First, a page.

Taubes begins by talking about how pre-World War II scientists
studied genetics and endocrinology and developed the theories
that he presents in this book.
He cites 1908 German scientist Von Bergmann who first
used the term “lipophilia” which means “love of fat”.
Von Bergmann considered obesity a disorder of fat accumulation,
and worked to learn about how fat tissue was regulated.
Von Bergmann said this is different from tissue-to-tissue and person-to-person.
Just as some parts of the body tend to grow hair and some don’t,
some people are hairier than others; and some people are fatter;
and these people fatten easily, and it often seems
that there’s nothing they can do about it.
Other people are lean and have trouble gaining weight.
Taubes says that in the 1920s Bauer, a genetics and endocrinology scientist,
adopted Von Bergmann’s ideas. At that time it was a new idea that
genes could give characteristics and a predisposition for diseases to people.
Bauer said that fat tissue in obesity is like malignant tumors….
“In those who are predisposed to grow obese,
fat tissue is driven to grow, to expand with fat,
and it will accomplish this goal, just as the tumor does,
with little concern about what the rest of the body might be doing.
The abnormal…fat loving…tissue seizes on food-stuffs,
even in the case of undernutrition…
It maintains its stock, and may increase it
independent of the requirements of the organism.
A sort of anarchy exists; the fat tissue lives for itself
and does not fit into the precisely regulated
management of the whole organism”
Taubes says that by the late 1930s the concepts of these German Scientists
were accepted in Europe and were catching on in the U.S.
but within 10 years, because of World War II, they vanished.
Germans and Austrians had founded and done most of the research
in nutrition, metabolism, endocrinology, and genetics,
which are all the fields relevant to obesity.
But World War II interfered with their studies,
and after WWII, anti-German sentiment in the U.S. resulted in authorities
treating the German medical literature as though it didn’t exist.
“Once the psychologists took over in the 1960s
and obesity officially became an eating disorder
--a character defect but in kinder words—
any hope that authorities would pay attention
to how the fat tissue was regulated effectively vanished.”
Taubes says that after World War II
only a few researchers continued with the genetic line of thought.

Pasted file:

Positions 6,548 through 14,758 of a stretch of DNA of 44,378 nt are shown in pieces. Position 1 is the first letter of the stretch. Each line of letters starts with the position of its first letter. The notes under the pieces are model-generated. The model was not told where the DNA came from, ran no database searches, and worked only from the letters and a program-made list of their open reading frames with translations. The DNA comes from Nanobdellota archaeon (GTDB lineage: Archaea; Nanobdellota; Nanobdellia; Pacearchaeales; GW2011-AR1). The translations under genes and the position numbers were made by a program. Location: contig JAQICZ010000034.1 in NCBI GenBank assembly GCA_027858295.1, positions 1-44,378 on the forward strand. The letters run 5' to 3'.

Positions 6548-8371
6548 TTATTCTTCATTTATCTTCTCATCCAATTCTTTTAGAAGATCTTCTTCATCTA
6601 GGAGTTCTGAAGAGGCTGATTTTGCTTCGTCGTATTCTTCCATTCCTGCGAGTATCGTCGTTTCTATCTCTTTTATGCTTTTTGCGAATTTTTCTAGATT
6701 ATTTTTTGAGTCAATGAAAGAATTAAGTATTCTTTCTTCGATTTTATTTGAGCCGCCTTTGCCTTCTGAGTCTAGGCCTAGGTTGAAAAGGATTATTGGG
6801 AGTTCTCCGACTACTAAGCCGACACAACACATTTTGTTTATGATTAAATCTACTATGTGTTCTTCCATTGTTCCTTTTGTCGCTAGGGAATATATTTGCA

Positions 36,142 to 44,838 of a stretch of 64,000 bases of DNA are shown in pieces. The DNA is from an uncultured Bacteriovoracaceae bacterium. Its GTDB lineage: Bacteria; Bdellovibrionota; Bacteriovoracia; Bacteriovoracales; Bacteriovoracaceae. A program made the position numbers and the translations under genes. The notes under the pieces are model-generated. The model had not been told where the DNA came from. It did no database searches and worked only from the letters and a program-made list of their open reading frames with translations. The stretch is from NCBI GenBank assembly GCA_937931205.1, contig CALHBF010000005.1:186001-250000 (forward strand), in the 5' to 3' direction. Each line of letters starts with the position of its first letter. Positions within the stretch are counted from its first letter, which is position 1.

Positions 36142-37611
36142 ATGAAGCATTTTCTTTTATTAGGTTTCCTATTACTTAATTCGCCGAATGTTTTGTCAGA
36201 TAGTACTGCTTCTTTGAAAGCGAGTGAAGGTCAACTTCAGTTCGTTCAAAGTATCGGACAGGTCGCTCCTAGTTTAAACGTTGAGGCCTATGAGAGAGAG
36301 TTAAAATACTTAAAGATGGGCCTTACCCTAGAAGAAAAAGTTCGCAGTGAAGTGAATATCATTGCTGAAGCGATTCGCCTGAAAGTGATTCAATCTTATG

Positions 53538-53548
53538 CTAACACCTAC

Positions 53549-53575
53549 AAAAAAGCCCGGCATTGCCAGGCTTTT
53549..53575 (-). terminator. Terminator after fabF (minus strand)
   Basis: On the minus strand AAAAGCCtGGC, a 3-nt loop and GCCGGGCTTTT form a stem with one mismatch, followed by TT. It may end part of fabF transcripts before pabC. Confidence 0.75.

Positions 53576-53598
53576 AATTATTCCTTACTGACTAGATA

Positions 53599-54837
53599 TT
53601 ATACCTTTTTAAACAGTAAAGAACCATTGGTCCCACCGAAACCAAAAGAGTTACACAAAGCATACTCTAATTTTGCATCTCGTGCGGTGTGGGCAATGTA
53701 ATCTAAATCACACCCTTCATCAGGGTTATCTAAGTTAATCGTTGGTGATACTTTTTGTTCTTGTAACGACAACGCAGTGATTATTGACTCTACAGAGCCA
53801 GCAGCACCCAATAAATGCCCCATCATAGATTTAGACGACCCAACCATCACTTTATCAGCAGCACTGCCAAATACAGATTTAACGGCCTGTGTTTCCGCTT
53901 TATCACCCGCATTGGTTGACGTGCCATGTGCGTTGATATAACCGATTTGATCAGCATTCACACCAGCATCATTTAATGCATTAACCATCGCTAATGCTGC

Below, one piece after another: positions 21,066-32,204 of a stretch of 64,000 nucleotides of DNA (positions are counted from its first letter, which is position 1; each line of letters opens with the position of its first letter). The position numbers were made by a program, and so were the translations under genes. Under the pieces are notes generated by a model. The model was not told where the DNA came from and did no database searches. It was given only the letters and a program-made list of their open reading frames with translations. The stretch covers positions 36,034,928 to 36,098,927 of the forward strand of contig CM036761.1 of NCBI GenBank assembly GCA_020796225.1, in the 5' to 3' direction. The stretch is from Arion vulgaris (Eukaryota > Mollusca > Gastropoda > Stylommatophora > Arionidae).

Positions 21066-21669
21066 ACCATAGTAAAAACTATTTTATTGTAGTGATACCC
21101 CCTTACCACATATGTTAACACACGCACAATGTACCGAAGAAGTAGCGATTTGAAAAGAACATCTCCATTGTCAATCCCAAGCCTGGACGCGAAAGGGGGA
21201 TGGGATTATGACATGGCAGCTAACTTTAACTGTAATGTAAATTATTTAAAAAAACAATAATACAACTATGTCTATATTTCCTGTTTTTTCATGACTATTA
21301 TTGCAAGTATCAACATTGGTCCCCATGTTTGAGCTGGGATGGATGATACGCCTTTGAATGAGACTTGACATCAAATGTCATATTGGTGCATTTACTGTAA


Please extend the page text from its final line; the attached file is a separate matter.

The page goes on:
Endocrinologist, Astwood, was one of them.
In 1962 Astwood states that many enzymes and hormones
have been indentified that influence fat accumulation.
Some of those liberate fat, others put it there.
Ultimately, these competing regulatory forces
will determine the amount of fat to be stored in any single person
or at any single location on the human body.
What if something went wrong it one of these regulatory processes?
“Suppose that the release of fat or its combustion
(burning for fuel) was somewhat impeded,
or that the deposition or synthesis of fat was promoted;
what would happen?
Lack of food is the cause of hunger,
and to most of the body (fat) is the food;
it is easy to imagine that a minor derangement
could be responsible for a voracious appetite.
It seems likely to me that hunger in the obese
might be so ravaging and ravenous
that skinny physicians do not understand it.
This theory would explain why dieting is so seldom effective
and why most fat people are miserable when they fast.[/b]
It would also take care of our friends, the psychiatrists,
who find all kinds of preoccupation with food,
which pervades dreams among patients who are obese.
Which of us would not be preoccupied with thoughts of food
if we were suffering from internal starvation?
Hunger is such an awful thing
that it is classically cited with pestilence and war
as one of our three worst burdens.
Add to the physical discomfort the emotional stresses of being fat,
the taunts and teasing from the thin, the constant criticism,
the accusations of gluttony and lack of “willpower”,
and the constant guilt feelings,
and we have reasons enough for the emotional disturbances
which preoccupy the psychiatrists.”
Taubes believes we need to understand what Astwood understood,
and what the Obesity Experts before World War II accepted.
“Both gluttony (overeating) and sloth (sedentary behavior)
will be the side effects of any regulatory derangement, minor as it may be,
that diverts too many calories into fat tissue for storage.”
This concept is extremely interesting to me, and, upon reflection,
I can see how it does align with my own experience.
It’s a bit scary to think that in certain instances,
my Fat, even when I’m starving, could work to protect itself,
and might even work toward increasing itself,
taking away energy/calories that the rest of my body needs.
However, this idea is the only Theory I’ve come across
that might explain to me what has actually been happening
with my own body during the past 2 years of my 5 years of maintenance.
Calories-in/calories-out simply doesn’t explain it.
In my current experiment, I am basing my eating Behavior
on the possibility that this Theory could be true.
An interest in my Results motivates me to follow through…day-by-day.
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